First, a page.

# Introduction to ETL

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Before we even import prefect, let's begin by reviewing a typical real-life ETL workflow.

Follow along in the Terminal

Grab the tutorial code:

git clone --branch 1.x --depth 1 https://github.com/PrefectHQ/prefect.git
cd prefect/examples/tutorial

# Optionally, create a virtual environment for this tutorial
python3 -m venv env  
source env/bin/activate   

pip install -r requirements.txt

Run this example:

python 01_etl.py

# "Aircraft ETL" Example

In this tutorial, we are trying to fetch and store information about live aircraft information to use in a future analysis. This future analysis requires pulling, cleaning, and merging data from multiple sources. In this case we are using "live" aircraft data (positional information) and "reference" data (airport locations, flights, route plan information).

Before we bring any Prefect concepts into the mix, let's start with a reference implementation that solves our problem:

import aircraftlib as aclib

dulles_airport_position = aclib.Position(lat=38.9519444444, long=-77.4480555556)
area_surrounding_dulles = aclib.bounding_box(dulles_airport_position, radius_km=200)

# Extract: fetch data from multiple data sources
ref_data = aclib.fetch_reference_data()
raw_aircraft_data = aclib.fetch_live_aircraft_data(area=area_surrounding_dulles)

# Transform: clean the fetched data and add derivative data to aid in the analysis
live_aircraft_data = []
for raw_vector in raw_aircraft_data:
    vector = aclib.clean_vector(raw_vector)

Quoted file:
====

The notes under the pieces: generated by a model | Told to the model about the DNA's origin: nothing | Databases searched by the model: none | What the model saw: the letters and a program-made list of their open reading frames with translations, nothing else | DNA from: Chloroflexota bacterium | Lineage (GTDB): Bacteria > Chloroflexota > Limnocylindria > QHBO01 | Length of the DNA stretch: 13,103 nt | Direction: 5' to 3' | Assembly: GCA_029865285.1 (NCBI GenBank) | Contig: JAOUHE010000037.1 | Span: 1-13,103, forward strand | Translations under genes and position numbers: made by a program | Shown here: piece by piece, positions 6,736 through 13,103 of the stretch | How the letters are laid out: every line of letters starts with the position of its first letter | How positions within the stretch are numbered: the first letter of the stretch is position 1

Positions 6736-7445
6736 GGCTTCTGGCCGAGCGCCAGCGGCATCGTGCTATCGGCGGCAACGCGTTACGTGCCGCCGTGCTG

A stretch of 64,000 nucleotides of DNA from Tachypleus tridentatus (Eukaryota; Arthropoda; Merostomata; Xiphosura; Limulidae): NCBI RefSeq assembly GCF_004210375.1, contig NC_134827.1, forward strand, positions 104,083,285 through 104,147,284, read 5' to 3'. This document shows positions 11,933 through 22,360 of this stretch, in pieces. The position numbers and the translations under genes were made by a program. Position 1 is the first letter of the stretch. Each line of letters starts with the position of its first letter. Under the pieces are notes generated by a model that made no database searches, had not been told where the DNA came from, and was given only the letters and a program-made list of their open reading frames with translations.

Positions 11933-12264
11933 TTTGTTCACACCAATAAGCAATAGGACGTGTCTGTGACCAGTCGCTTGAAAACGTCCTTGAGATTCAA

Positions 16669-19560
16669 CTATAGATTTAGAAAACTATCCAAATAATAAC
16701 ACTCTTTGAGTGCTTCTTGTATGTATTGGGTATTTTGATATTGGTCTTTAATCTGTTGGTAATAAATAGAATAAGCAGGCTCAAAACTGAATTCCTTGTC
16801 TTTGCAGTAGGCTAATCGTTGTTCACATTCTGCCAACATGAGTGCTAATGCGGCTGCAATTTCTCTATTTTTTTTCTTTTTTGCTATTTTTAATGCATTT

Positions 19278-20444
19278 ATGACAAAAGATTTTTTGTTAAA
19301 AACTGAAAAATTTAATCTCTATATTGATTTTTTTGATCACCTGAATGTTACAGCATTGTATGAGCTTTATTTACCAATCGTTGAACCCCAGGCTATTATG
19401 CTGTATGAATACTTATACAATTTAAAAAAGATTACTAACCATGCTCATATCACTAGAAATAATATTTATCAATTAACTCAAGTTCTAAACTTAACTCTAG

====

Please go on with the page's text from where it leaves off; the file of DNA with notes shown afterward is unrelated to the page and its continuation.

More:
if vector:
        aclib.add_airline_info(vector, ref_data.airlines)

# Load: save the data for future analysis
db = aclib.Database()

The advantages of the above code is that it is simple to read. However, its simplicity is matched only by the number of disadvantages. First and foremost, the workflow is strictly linear:

Linear ETL

This leads to missed compute opportunities:

  • Both "extract" steps could be parallelized to save time
  • Similarly, both "load" steps can be parallelized to save time

Additionally, an unnecessarily-linear flow introduces a second problem: workflow failures now affect unnecessarily-related code:

  • If fetching live aircraft data fails but we already fetched the updated reference data we will simply throw away the reference data.
  • If there is an unexpected issue while cleaning the data, the reference data will be lost.
  • If data transformation was successful but the DB is unavailable, then the data is lost and the workflow will need to start from the beginning.

These poor behaviors are indicators that the script is not well engineered. The "missing engineering" involved here are the things that we at Prefect refer to as "negative engineering", or the inherent precautions one must take to ensure that the workflow will be well-behaved. The code above has very little (if any) of these precautions.

Up Next!

Next, we'll take our ETL example and use Prefect to improve the behavior of our workflow.